To me, Christmas morning smells like burnt panettone. After spending Christmas Eve cooking a huge meal, my mom did not make Christmas breakfast. Instead she burned panettone. And I loved it.
I’m sure she didn’t mean to burn the panettone. But the Italian holiday fruit bread never seemed to make it out of the toaster without singeing—sometimes a little, sometimes a lot. Looking back, I can see that paper-thin slices of a sweetened, rich bread never stood a chance in our toaster. And now, it’s hard to find a gluten-free way to recreate that taste memory.
Unless, of course, I made my own gluten-free panettone. With a little patience (this bread takes about 16 hours from start to finish), a sturdy mixer, and a few gluten-free flours, homemade gluten-free panettone is fairly easy.
If you’ve never made gluten-free bread before, you might want to check out my recipe for sandwich bread for a few tips on gluten-free bread baking.
Traditional panettone uses a biga—a pre-ferment made from a mixture of flour, yeast and water that ferments overnight—to achieve a high rise and a nice deep flavor. This is good news for gluten-free baking—thanks to the lack of gluten and the amount of fat and sugar in the dough, this loaf needs all the help rising it can get. (By the way, the biga doesn’t work alone. The finished loaf contains a generous amount of active dry yeast and a little baking powder to aid its rise.)
To get the full benefit of the biga, mix it about twelve to fifteen hours before you plan on baking. Just stir the ingredients together and let the yeast do its thing while you sleep. You might find the consistency of the biga a little startling. This gluten-free biga is wet, thick, and sticky. It looks a bit like marshmallow fluff.
After mixing your biga, combine the dried fruits with lemon and vanilla extract. Macerating the fruits overnight infuses them with flavor. Since many people dislike the classic panettone fruits of citron and candied lemon and orange peel, I’ve include a list of alternative dried fruit options for the recipe. No matter which fruits you choose, all benefit from an overnight soak.
Mixing the Dough
To prepare the dough, you’ll first mix the wet and dry ingredients together until a dough forms. Like most gluten-free bread dough, this dough does not form a firm ball. Instead it’s a really thick, wet dough, almost a cross between a dough and a batter. To chug through the dough, you’ll want to use a stand mixer fitted with a paddle attachment.
After the dough forms, add the butter. Be sure to use very soft butter for this step. Anything harder leaves clumps of butter throughout the dough. To test the butter’s softness, stick your finger (or a fork) into it. If your finger sinks easily into the butter, it’s the right consistency.
The dried fruits go in last. Reduce the mixer speed to low and add the fruits, mixing until the fruits are just incorporated.
Rising and Punching
The panettone goes through two rises. For the first rise, just cover your bowl with a piece of greased plastic wrap and allow the dough to rise for about two hours. In approximately two hours, the dough should double in size. Once it doubles it needs to be punched down.
Since this dough is so sticky, you don’t want to punch it with your bare hands or you’ll end up with dough all over yourself. Instead, stir it gently with a greased wooden spoon or rubber spatula until it is almost fully deflated, or use the piece of greased plastic wrap that covers the bowl to help punch down the dough. I prefer the second option. Simply remove the plastic wrap from the bowl and place it loosely over the dough. Deflate the dough by using your knuckles. The plastic wrap barrier between your hand and the dough prevents the dough from sticking to you.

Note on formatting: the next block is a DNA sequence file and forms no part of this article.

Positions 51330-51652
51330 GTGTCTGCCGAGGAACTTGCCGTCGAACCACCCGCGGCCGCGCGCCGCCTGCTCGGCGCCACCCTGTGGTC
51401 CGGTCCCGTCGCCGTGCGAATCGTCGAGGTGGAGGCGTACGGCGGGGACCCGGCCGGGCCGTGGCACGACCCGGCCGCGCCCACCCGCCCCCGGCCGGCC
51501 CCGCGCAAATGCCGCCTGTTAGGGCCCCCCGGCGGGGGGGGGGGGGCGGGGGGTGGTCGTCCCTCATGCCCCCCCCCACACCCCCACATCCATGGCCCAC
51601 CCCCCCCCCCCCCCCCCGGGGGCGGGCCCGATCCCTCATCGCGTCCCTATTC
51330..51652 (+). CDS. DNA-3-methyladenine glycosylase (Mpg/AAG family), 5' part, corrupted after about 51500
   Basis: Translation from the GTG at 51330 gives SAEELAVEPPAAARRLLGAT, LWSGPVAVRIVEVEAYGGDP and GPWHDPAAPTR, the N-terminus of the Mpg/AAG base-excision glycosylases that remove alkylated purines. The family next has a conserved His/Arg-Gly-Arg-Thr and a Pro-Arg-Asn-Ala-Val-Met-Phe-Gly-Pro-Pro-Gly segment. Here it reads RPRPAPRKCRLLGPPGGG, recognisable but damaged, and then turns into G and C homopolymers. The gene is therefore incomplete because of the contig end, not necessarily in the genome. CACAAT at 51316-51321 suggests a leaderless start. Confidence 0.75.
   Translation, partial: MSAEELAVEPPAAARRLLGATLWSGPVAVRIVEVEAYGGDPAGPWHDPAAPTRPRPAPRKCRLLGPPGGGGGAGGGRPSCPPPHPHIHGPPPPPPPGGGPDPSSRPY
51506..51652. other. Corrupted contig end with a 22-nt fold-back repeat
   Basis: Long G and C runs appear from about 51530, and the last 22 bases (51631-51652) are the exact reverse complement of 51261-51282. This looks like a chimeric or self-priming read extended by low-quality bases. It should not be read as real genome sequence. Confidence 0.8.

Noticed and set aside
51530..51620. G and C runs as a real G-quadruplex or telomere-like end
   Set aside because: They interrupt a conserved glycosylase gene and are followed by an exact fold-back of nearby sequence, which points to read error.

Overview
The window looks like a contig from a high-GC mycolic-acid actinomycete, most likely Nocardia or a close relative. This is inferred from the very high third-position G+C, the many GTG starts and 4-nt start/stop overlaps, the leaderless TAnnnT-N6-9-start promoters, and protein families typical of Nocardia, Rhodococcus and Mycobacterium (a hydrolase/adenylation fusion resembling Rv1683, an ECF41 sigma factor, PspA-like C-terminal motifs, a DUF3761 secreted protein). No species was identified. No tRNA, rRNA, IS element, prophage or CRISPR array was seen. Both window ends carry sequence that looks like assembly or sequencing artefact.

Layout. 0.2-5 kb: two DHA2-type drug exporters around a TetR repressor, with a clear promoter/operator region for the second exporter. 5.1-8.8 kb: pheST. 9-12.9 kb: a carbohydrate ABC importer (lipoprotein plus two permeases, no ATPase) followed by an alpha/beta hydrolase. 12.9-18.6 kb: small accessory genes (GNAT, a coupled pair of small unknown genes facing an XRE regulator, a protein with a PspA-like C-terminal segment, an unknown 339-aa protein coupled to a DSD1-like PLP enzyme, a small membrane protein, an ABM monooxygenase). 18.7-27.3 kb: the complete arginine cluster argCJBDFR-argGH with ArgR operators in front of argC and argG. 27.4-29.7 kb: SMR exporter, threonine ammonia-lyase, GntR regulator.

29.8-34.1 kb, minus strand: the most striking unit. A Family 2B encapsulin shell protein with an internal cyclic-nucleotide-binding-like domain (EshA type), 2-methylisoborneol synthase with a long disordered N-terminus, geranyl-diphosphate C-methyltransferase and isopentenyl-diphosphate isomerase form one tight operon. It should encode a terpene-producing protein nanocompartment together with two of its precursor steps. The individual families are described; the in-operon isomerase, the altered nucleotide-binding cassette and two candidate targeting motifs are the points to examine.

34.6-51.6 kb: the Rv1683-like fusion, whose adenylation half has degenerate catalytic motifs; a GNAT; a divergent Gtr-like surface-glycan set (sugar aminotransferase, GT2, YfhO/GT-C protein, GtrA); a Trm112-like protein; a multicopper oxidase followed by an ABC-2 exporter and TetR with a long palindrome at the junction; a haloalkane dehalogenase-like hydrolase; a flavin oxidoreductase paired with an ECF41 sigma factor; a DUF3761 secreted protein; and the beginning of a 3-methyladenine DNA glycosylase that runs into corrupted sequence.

No matter how you do it, deflate the dough about 75% and then spoon it into a prepared pan.
Shaping: A Pan or a Paper?
Tradition dictates that you bake panettone in paper. While pretty, paper doesn’t make the best vessel for baking gluten-free bread. Each time I made this recipe in paper, I ended up with raw spots in the center of the loaf. Gross!
Baking panettone in a tube or Bundt pan can help to prevent raw spots. The rod in the center of the pan gets hot during baking and thoroughly bakes the center of the loaf. Of course, it doesn’t look quite like a traditional panettone, but I’d rather have a funny-looking panettone over a raw one.
This loaf takes about one hour to bake. The finished loaf should be between 207-211°F. (Take the temperature in the center of the loaf, not near the sides.) When the bread reaches the correct temperature, remove it from the pan and place on a wire rack to cool.
Serving and Storing
I love this bread served as is or toasted. To avoid burning panettone like my mom did so many times, slice the pieces at least 1/2-inch thick. And be sure to keep your eye on the bread as it toasts.
Wrapped, this bread keeps for about three days on the counter. If you don’t plan on eating the entire loaf in three days, wait until the panettone cools, slice it, and freeze.
Ready to Bake? Here’s the Step-by-Step
The dry ingredients are mixed with the wet ingredients and the biga. At first the dough is thick.
Softened butter goes in a little at a time. You want your butter soft, not cold.
After you add all the butter, the dough looks very soft. This is totally normal.
After the fruit is added, transfer the dough to a large greased bowl. Why large?
The dough doubles in size! Hence the need for a big bowl.
Have a bit of pent-up holiday anger? Take it out on the dough! It needs to be “punched” down before the second rise. Don’t have holiday anger? Punch it anyway!
Once you’ve punched the dough, transfer it to a well greased bundt pan.
The dough rises again. This rise takes about one hour. And then…
You bake it! Isn’t it pretty?
Slice it up. Pour yourself a cup of coffee and call it day!
How to Make Gluten-Free Panettone
For the Biga
- 3/4 cup water (6 ounces; 170 grams)
- 1 teaspoon active dry yeast
- 1 1/2 cups finely ground white rice flour (6 ounces; 170 grams)
- 1/2 teaspoon xanthan gum
For the Fruit
- 1 cup raisins (about 4 ounces; 113 grams)
- 1/3 cup candied orange peel (about 1 1/2 ounces; 42 grams)
- Zest of one lemon
- 1 tablespoon freshly squezed lemon juice (1/2 ounce; 14 grams)